The estimated one-time cost to get local roads in England and Wales back into a ‘reasonable, steady state’ is £10.24bn, according to this year’s ALARM (Annual Local Authority Road Maintenance) survey – the popular benchmark for the upkeep of council networks.
Last year the figure was £11.14bn, which had risen significantly from £9.79bn the previous year.
The backlog breaks down as £77.2m per authority in England, although it is only £27.6m per authority in London, and £28.9m in Wales.
The time it would take to clear the maintenance backlog if local authorities had the funding and resources available to do the work is now estimated to be 10 years, down from 11 years.
Although the average time before a road is resurfaced was 68 years across the survey, it varied significantly from 83 years in England (but 31 years in London) to 46 years in Wales.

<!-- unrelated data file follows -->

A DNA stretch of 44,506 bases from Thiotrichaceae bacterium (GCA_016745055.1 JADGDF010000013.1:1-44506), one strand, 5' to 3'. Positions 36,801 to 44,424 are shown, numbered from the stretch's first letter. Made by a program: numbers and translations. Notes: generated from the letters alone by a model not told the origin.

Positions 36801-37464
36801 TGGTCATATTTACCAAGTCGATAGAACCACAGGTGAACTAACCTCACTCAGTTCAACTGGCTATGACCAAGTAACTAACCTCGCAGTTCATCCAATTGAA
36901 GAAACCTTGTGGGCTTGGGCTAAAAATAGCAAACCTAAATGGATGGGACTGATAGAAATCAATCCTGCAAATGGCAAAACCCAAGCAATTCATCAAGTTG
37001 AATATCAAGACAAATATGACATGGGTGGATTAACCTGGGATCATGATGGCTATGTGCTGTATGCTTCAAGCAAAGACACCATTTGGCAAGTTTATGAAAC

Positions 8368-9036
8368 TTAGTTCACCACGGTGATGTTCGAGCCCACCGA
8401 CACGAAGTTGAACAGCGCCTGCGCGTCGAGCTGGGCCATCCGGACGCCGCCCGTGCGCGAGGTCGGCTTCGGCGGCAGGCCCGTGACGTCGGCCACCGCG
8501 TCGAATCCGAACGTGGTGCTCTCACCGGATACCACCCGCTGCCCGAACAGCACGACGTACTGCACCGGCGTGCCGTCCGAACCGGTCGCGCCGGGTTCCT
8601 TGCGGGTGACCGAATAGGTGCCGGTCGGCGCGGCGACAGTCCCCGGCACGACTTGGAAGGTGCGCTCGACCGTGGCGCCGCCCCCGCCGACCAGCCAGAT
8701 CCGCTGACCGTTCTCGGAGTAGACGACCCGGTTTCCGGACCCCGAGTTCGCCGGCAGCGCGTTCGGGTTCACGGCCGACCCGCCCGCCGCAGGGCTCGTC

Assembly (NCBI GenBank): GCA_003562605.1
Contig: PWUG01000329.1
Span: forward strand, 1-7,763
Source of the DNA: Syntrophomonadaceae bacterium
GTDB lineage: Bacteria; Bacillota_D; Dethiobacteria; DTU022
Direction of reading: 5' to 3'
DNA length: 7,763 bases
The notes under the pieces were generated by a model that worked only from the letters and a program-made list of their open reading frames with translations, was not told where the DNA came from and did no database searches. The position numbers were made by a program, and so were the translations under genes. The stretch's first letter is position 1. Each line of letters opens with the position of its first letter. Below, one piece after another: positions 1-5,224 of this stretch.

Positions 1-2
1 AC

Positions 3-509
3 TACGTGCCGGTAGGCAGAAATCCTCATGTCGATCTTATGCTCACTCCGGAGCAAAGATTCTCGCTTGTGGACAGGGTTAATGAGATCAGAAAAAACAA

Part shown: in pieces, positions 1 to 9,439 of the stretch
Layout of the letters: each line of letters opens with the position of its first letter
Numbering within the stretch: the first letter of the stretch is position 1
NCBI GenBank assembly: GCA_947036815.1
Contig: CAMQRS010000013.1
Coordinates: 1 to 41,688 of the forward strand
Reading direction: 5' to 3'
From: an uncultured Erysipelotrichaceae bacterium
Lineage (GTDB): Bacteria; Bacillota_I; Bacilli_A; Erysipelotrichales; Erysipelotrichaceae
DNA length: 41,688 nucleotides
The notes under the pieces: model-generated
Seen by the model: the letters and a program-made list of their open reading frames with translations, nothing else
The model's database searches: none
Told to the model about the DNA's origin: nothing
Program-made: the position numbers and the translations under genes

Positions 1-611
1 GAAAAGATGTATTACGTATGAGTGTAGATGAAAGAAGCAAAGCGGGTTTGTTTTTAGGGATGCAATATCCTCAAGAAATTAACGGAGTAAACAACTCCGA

The slight improvement in the figures from last year may reflect the increase in funding. Across England and Wales total highway maintenance expenditure on the carriageway itself in 2020/21 was around £2.17bn, up from £1.77bn last year but less than the £2.23bn reported in ALARM 2019.
Reported budgets have increased by 15%, helped by extra central Government cash such as the Pothole Fund in England. Average budgets were £23.8m per authority in England and Wales, compared to £20.7m in the 2020 survey.
However, budgets are lower than they were two years ago, averaging £24.5m in 2019, with road conditions ‘yet to see any significant improvement’.
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